Smart Travel Planning



VOL. 133 | NO. 55 | Friday, March 16, 2018

Dana and Ray Brandon


Ray and Dana Brandon

Updated 2:20PM

Ray’s Take: It’s been a long, cold, rainy winter here in the Bluff City, and everyone is looking forward to Spring Break, sunshine, warmer weather and possibly making plans for a summer vacation.

When thinking about a trip, it’s always a good idea to start with your budget before you make any plans. I’ve seen many clients splurge on large, expensive vacations they simply cannot afford. They end up paying them off for years, long after the memories have faded.

If you are a frequent traveler or would like to take a big trip with your family, look for credit cards that offer travel rewards when you make purchases. There are so many credit cards to choose from depending on what kind of traveling you want to do.

Some offer airline miles, others offer discounted hotel stays, domestic and international travel deals, no foreign transaction fees and even customized travel portals to help you plan your trip through their website. But don’t be fooled. Always be sure to read the fine print when signing up for one of these reward credit cards. Many have blackout dates throughout the year and some offer miles that are non-transferable.

When planning a large trip, make a list of the big-ticket items you will be spending money on, such as ski lift tickets, Disney World passes or seats at a Broadway show. Then work your remaining budget around those items. Sometimes it’s fun to live like a local and sample local fare in exchange for a fancy, expensive dinner. But if you have the money, then splurge and don’t feel guilty!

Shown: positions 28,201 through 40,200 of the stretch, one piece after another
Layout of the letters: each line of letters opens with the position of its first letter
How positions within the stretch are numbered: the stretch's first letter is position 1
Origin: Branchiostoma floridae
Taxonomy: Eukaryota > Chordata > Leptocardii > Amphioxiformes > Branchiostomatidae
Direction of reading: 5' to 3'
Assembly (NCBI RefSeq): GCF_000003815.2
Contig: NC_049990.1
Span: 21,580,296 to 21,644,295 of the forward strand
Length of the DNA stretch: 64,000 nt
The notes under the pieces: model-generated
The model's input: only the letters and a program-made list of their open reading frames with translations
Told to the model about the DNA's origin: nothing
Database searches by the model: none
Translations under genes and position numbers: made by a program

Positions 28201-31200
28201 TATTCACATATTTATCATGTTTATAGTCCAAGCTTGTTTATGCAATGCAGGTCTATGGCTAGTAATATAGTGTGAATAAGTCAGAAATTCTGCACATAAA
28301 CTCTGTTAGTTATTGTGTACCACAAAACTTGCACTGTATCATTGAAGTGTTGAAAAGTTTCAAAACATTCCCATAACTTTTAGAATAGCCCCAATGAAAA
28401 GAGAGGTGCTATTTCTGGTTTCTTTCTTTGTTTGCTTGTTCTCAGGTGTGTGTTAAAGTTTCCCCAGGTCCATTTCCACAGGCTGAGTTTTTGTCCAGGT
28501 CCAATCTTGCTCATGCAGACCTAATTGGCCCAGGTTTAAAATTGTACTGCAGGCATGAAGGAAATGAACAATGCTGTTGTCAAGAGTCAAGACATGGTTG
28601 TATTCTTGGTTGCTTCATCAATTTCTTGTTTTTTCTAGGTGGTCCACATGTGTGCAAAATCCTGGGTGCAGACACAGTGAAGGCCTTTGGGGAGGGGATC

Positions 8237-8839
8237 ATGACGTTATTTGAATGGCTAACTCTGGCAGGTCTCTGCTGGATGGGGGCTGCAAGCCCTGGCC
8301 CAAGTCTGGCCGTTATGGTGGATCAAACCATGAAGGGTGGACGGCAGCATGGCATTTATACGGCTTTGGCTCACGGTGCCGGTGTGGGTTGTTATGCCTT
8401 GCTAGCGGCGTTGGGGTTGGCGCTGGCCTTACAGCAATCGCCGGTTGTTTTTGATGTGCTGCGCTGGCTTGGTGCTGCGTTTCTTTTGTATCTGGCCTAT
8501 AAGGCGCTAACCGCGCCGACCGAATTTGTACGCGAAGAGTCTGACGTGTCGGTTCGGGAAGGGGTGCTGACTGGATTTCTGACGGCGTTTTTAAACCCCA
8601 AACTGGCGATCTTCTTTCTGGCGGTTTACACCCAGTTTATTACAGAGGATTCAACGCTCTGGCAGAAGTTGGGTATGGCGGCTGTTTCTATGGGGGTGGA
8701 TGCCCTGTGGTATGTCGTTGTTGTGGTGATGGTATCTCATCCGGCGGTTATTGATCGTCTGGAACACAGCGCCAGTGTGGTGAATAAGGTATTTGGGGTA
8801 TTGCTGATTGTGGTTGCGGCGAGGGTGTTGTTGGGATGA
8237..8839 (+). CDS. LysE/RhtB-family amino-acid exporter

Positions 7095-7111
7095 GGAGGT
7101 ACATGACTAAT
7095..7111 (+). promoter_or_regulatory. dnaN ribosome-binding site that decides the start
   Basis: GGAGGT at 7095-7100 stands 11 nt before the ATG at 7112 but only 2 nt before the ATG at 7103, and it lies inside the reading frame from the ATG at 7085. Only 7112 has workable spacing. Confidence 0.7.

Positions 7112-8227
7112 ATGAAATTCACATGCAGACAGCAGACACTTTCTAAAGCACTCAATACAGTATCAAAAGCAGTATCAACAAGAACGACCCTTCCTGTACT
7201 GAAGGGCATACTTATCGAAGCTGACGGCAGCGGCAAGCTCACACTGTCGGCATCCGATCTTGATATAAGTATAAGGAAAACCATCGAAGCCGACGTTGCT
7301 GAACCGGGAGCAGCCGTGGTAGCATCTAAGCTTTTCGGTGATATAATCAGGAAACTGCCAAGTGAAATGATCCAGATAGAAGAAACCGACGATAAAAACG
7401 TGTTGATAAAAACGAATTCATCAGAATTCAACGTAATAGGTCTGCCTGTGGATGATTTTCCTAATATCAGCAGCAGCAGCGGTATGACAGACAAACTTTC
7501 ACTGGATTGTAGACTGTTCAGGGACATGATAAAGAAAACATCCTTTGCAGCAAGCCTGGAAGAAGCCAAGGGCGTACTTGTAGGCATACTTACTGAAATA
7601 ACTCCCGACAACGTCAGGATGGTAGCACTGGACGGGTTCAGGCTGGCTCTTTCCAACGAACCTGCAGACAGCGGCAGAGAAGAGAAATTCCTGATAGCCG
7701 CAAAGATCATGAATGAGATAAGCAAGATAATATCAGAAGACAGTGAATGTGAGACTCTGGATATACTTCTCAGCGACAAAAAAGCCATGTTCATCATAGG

Last year, U.S. News and World Report ranked Memphis No. 6 on the list of the “Top Most Affordable Destinations.” So if an expensive trip is not in your family’s budget this year, visit the Memphis Convention and Visitors Bureau website at memphistravel.com for things to do in Memphis that are “off the beaten path.”

Dana’s Take: Everybody splurges on something, whether it’s a golf trip, season tickets to a Grizzlies basketball game or a designer wardrobe. In relationships, trouble emerges when one or both members hide their splurges. The intent of hiding a splurge is to avoid the blame game, but the unfortunate result is usually a loss of trust.

To avoid splurge wars, start a savings fund. If you both agree to splurge on travel, save for a blowout trip. If you have individual whims, establish a fund for each of you. It can be used to splurge without judgment from the partner.

Two people can love each other without sharing the same priorities for spending money. Communicate and allocate money for each of your passions and watch the love grow.

Ray Brandon, CEO of Brandon Financial Planning, and his wife, Dana, a licensed clinical social worker, can be reached at brandonplanning.com.



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